It surely takes time to find a community like that, and grow together in the rp and become more close. But I must say, it is worth it ;)

    About the scripted rp I cant say much, because I have not even an idea how it works ;)

    I believe playstyle and spontanity grows with experience and "training". Learning by doing.

    With Timmie and me it works in an easy way because , I think, we have almost the same roleplaystyle and talked several times about our goals in rp and our intention.
    Both characters have a deep background and we try to step into our characters feelings while playing. Beside we do not try to be super heroes or try to do everything right or have an answer for everything. That makes the rp more natural, I guess.

    And like you said, with the same goals and intentions you feel more bound together and that is why it works. It just makes you feel good and you think youre in the right place /with the right people.
    I hope everyone will be able to find a place /people like this, if in world or in real.

    So, thank you for sharing your thoughts about this topic ;)


    (Timmie, slap me if I wrote something wrong :-P)

  7. Hey Deac,

    the pleasure is all mine. It really was fun spending time with you guys last night, and I doubt that Tim will need to slap you around for any reason.

    I think you also make a very good point about how the magic works for you and Tim because you guys have such a similar style and approach to rp. There are a lot of different styles and combinations of styles out there, and finding someone whose approach is complimentary to yours can be one of those factors that helps you in feeling like you fit in with a certain community.

  8. Dio - Your reply made me reread my comment, and I can see that it came across as a little whiny, which was not my intent at all. What I was trying and failing to convey were two different things: first, that I sympathize with HBA's difficulties in coming into Steelhead in mid-stream, as it were; second, that despite those difficulties, which are endemic to these kinds of situations, many of the difficulties I have are of my own making.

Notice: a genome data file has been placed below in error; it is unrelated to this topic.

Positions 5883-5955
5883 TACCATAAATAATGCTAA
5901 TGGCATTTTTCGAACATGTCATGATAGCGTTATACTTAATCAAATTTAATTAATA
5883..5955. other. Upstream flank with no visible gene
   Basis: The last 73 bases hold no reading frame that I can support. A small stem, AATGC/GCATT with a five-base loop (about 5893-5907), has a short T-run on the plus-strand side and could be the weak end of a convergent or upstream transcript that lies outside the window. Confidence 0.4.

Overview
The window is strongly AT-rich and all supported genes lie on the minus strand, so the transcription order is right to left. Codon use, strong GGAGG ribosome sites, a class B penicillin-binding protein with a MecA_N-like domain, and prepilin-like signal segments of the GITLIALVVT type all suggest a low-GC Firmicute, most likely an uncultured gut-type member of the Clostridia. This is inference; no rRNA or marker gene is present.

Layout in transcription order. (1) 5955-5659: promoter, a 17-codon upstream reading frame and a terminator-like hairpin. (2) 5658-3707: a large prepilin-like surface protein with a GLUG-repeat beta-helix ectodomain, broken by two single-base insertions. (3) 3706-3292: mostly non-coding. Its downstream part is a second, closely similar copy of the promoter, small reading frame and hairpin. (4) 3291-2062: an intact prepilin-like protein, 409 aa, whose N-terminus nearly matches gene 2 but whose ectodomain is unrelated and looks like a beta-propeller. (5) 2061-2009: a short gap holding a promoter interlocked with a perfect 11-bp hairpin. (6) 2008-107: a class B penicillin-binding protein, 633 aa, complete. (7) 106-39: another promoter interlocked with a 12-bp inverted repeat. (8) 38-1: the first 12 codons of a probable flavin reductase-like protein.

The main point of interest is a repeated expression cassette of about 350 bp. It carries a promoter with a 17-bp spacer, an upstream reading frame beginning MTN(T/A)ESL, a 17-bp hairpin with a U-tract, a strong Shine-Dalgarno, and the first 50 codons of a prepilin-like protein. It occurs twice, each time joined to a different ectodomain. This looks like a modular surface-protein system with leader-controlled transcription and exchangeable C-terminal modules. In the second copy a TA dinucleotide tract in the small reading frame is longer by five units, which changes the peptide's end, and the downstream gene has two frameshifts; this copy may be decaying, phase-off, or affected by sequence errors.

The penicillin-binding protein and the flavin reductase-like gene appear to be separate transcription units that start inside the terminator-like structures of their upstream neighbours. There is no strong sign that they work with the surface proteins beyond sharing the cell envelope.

It's hard to blame the established folks. They have routines, friends, ways of communicating, and roles that are in place. If anything, the majority of the people I've met in the various Steamlands have gone out of their way to accommodate newcomers.

  9. hey Rhia,

    Oh Hon I didn't think you were being whiny at all--you were just stating a fact about what the reality is for newcomers to an rp community, and I was agreeing with you and trying to be a little philosophical about it.

    Hell, I remember when I first went to Deadwood, literally on the first day it opened, and already there were folks with an established set of social connections. Some of them may have been transplanted from other sims, and others may have been created earlier that day, or during the building process. My ability to fit in was further challenged by the fact that the way that some of the folks were choosing to play it was as stand-offish or downright hostile to newcomers. This was, of course very historically appropriate (and not unusual in rl small town social dynamics even today), but it made trying to fit in much more "interesting."

    So I was in no way wagging a finger at you...all I was saying was that I think we all got that particular T-shirt, and I was just reflecting on the idea that it is up to both sides in the equation--the newcomers AND the established residents--to find strategies and make the effort to assimilate new drones into the collective.